The show was held at a handsome, relatively new venue called Union Transfer on Spring Garden Street, and Joan and I watched the show from seats on low risers in the balcony. True to form, the show began with a blistering, rapid-fire performance of all 10 tracks from Copper Blue, followed by many familiar favorites along with several songs from his latest album, the impressive, Sugar-esque Silver Age.
However, the show was incredibly loud, more so than any concert in recent memory, and I felt bad that the performance wasn’t nearly as pleasant for Joan. Given the thundering din and the increasingly late hour on a weeknight, we opted to leave at the end of the regular set and before the encore. But I still enjoyed the rare opportunity to witness my favorite album played live front-to-back, and the new songs were equally powerful.
[ No. 633 ]
Last fall, Joan and I attended a charity event through her workplace that included a silent auction. While there, we placed the winning (and surprisingly, only) bid on a truly special experience — a gourmet dinner, an overnight stay, and breakfast at the historic Union League in Philadelphia. I had attended a few professional functions in the stately Civil War–era building over the years, but we were particularly excited at the rare opporunity to dine at its acclaimed restaurant, which is typically reserved strictly for Union League members!
After watching Penn State miss four field goals during a miserable 17–16 loss to Virginia on TV, Joan and I drove into the city on a rainy late Saturday afternoon. We checked into our third-floor room in The Inn at the League, then began to explore inside the huge building, where a lavish wedding reception was already underway.
We got spruced up, then arrived for our reservation at 1862, the exclusive restaurant featuring chef Martin Hamann. Our meals were truly delicious — I opted for a diver sea scallop, filet/short rib duet, and dark chocolate soufflet, while Joan thoroughly enjoyed an impressive five-course tasting. We noticed one curiously old-school detail — my copy of the menu displayed the prices, while Joan’s did not! After dinner, we went on a late-night walk to Rittenhouse Square and along Sansom Street, then enjoyed a comfortable night’s sleep.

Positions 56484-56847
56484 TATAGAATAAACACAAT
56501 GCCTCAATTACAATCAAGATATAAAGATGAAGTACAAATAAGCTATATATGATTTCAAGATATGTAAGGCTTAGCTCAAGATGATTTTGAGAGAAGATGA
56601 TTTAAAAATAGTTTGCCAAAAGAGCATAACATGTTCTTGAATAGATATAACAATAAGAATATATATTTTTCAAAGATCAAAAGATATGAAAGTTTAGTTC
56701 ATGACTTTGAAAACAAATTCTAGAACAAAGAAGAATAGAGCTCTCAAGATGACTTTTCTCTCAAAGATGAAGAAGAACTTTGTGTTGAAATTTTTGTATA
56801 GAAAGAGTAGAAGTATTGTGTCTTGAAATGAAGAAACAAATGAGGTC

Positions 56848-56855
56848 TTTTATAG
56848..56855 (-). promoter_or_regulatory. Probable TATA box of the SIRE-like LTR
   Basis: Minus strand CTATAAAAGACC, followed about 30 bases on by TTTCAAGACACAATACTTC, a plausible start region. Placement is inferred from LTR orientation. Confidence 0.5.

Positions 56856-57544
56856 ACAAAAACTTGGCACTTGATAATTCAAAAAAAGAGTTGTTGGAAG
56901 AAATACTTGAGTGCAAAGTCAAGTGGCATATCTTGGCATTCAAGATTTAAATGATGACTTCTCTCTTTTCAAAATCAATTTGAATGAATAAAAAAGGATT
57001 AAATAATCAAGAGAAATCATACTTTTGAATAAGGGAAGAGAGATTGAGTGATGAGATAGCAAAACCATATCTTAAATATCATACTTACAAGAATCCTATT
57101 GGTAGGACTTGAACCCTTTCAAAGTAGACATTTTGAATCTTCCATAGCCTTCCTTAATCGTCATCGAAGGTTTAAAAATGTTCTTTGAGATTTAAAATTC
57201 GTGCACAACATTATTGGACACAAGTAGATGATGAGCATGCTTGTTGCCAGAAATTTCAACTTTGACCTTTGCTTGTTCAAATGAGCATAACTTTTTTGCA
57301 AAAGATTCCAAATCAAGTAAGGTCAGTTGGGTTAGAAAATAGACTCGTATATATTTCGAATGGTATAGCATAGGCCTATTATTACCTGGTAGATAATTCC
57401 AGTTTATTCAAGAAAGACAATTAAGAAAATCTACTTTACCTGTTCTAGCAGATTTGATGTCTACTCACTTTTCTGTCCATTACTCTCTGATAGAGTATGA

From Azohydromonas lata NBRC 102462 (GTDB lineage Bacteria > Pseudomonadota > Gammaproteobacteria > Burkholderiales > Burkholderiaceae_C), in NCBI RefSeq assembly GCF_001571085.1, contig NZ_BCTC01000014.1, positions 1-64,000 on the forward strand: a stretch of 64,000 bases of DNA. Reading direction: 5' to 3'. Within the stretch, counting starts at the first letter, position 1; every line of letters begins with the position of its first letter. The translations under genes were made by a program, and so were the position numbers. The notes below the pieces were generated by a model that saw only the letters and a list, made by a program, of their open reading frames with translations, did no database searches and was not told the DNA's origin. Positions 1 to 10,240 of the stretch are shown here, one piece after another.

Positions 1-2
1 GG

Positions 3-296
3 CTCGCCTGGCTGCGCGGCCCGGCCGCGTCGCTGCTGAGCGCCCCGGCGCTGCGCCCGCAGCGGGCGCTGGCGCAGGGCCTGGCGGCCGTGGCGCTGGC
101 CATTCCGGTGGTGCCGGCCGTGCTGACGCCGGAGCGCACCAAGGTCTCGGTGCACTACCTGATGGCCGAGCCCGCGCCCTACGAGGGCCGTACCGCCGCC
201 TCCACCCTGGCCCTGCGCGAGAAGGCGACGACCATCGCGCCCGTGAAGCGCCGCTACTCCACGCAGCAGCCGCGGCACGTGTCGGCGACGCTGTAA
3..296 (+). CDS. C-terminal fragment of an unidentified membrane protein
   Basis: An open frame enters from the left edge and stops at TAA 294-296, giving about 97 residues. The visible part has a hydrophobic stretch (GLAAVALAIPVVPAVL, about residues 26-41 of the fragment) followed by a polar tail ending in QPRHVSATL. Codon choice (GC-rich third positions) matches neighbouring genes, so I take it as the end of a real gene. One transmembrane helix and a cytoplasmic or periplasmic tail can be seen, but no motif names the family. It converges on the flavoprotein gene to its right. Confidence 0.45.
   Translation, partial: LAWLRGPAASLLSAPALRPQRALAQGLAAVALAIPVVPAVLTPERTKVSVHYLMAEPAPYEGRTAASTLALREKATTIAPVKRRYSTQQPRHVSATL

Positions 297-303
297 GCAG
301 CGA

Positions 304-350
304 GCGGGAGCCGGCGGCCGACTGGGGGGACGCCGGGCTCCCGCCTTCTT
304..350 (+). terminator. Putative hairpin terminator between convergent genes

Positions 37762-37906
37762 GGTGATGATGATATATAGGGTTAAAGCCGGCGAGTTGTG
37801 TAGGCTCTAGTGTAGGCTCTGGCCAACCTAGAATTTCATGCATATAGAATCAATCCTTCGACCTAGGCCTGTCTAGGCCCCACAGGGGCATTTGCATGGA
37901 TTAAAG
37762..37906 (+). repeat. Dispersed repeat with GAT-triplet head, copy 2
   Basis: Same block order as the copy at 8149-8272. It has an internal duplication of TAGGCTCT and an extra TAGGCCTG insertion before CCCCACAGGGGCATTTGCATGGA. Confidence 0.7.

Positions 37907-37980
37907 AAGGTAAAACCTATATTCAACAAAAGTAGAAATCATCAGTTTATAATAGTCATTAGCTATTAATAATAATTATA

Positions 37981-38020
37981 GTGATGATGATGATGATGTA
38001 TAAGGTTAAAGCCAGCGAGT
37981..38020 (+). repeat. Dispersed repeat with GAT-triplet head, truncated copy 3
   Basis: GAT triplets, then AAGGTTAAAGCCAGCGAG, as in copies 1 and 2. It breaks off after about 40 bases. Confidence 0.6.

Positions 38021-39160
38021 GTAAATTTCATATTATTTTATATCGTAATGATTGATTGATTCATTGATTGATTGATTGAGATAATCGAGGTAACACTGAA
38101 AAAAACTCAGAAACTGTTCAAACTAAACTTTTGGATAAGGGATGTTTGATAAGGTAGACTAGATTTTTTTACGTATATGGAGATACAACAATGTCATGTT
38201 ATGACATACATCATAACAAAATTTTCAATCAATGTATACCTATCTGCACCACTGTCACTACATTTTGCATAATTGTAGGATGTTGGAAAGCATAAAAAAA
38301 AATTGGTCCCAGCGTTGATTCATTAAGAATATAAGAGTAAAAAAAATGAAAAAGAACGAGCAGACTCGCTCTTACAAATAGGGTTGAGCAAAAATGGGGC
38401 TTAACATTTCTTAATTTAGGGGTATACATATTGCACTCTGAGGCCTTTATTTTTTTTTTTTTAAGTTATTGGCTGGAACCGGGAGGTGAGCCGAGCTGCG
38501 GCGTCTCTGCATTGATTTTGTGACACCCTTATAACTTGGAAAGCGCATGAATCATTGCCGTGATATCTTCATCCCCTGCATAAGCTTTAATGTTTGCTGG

On Sunday morning, Joan and I dined at a breakfast buffet along with many of the wedding guests who had attended the previous night’s reception. We then wandered through various rooms and hallways to appreciate its architecture and artwork. A friendly security guard at the front desk, Curtis, informed us that one massive portrait of George Washington alone was valued at $150–$200 million! And naturally, I carefully observed the gorgeous timepieces throughout the building. In fact, I counted seven enormous, antique grandfather clocks in all, including an elaborate one by the front entrance made by Tiffany & Co. in 1888:
Joan and I then checked out of our room, took some photos in front of the building, and returned home thankful for such a rare and memorable experience in Center City.
[ No. 632 ]